Interview with György Rajnai, CEO of Korda Studios, Hungary

Interview with György Rajnai, CEO of Korda Studios, Hungary


BF: In 2022, the Hungarian film industry boasted a record revenue of $691.8 million, a 20% increase year-on-year. This means Budapest has become the second-biggest player in the European film industry, in terms of revenue, after London. Could you give us a brief overview of the industry? What have been some of the key factors behind this success, and what are some of the strengths and competitive advantages of the local film industry?

György Rajnai: Hungary is a manufacturing base for foreign films. We are acting as a production service provider for international companies and projects. The majority of the large budget projects come from the United States. A fun fact is only 2% of all U.S. movie production spend is coming to continental Europe. The UK gets more than 3%, so overall 5% comes to our continent as a whole. The potential is extreme. Compared to the UK, where 50% of their tv and film production value is for local, in Hungary 95% of the value produced is foreign production while only 5% is local production.

Korda was established in 2006 and it took us more than one and half years of lobbying to get the Hungarian government introduce the film tax incentive. You can have the best location and the best facilities, you can have the best weather and you can have the most stable legal system, but if you’re not offering the tax incentive, your industry won’t develop. This is the major magnet in the decision-making of producers in terms of where they would like to spend that money. We are now in the top tier of Europe because we offer 30% cash back of your production value.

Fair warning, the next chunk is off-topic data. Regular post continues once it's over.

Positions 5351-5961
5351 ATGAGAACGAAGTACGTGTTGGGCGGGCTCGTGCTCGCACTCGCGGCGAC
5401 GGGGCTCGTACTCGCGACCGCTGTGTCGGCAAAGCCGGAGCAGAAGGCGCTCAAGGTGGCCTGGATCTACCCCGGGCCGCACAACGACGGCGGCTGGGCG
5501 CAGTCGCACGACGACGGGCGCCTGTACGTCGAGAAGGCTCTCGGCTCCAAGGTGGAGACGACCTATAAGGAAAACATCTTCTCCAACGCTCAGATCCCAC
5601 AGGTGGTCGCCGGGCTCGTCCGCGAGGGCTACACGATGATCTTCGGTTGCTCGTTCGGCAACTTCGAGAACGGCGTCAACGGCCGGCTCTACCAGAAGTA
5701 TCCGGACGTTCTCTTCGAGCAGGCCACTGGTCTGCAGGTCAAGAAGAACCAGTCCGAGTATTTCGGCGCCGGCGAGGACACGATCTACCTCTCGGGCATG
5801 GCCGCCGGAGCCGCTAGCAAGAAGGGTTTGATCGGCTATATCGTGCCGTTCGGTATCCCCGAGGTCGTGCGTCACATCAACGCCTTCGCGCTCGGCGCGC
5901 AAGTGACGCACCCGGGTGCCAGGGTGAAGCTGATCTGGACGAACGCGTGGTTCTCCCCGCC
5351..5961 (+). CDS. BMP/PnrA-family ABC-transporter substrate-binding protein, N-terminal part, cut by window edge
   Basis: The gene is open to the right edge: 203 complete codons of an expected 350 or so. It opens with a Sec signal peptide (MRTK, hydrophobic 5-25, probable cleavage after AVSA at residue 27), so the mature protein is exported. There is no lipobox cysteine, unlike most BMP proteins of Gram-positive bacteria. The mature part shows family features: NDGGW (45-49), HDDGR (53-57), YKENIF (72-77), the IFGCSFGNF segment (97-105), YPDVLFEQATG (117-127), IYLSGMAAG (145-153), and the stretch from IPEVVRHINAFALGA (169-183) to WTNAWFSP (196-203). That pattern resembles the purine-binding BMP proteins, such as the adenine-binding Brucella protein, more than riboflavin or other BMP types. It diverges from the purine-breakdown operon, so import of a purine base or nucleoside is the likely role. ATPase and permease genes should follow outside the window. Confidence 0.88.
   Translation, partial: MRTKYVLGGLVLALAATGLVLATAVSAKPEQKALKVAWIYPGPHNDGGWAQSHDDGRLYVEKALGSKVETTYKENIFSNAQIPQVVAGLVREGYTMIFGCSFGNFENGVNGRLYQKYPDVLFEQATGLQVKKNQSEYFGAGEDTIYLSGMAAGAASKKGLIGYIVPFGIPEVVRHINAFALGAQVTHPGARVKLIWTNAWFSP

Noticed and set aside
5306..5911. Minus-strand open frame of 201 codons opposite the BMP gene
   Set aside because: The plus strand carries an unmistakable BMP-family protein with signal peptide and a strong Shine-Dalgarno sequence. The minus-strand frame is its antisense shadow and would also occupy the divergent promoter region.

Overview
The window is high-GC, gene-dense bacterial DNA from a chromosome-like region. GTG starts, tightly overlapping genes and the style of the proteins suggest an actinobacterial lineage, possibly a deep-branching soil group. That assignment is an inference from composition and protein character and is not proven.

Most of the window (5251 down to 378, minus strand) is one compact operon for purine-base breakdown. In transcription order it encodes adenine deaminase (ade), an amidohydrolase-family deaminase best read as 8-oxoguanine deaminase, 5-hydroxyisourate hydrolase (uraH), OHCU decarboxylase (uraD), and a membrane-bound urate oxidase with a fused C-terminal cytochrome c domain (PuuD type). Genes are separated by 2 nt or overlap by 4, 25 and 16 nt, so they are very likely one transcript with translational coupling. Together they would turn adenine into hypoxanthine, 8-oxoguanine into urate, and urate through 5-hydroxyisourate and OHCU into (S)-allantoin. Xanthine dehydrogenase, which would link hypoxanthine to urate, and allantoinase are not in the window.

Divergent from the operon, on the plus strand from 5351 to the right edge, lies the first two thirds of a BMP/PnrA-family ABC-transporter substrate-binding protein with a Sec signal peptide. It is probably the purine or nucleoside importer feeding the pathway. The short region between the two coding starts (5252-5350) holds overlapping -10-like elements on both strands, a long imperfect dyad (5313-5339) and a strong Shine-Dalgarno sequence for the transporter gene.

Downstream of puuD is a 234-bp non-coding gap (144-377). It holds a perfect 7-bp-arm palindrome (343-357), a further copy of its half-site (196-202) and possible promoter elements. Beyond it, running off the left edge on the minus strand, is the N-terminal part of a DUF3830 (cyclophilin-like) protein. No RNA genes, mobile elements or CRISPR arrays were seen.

What makes us unique compared to many other countries is that Hungary doesn’t have a cap on the overall annual spend that is allowed to be spent by government. So, in the 30% rebate we have a so-called ‘unlimited’ fund, which is topped up by taxes and can also be reported to the next year. In other countries, there is a fixed amount of money to be had and if you missed out, you cannot get it. That’s unique.

Another unique aspect of the rebate system is that you are also entitled for the 30% tax rebate for 25% of the money you spend from your Hungarian entity to a non-Hungarian entity. So, if you establish a project company in Hungary, and if you decide to go to Croatia to shoot the sea, the ocean, or a beach, if you spend that money from your Hungarian entity, you are entitled to this 30% refund. If you have actors that are taxed in the UK, you can pay them from the Hungarian entity and still get 30% back. Therefore we have a unique business.

Our film industry is quite unique because our previous film commissioner had a hands-on approach, not a bureaucratic approach. He was a well-known film producer with an over 30-year track record of producing in the U.S. and the UK. Our process in Hungary is streamlined: there is a single window you can access for all your tax benefits, your registration, your legal requirements, your shooting location permits in Budapest, anything. You don’t have to go to different offices in different districts. What’s more, the devaluating currency has given everybody more buying power, and producers are grateful for that. All in all, Hungary is about 25% cheaper than the UK and 35% cheaper than the U.S. So, between the tax break and the lower cost, producers can save about 50% of their budgets compared to the U.S. or UK.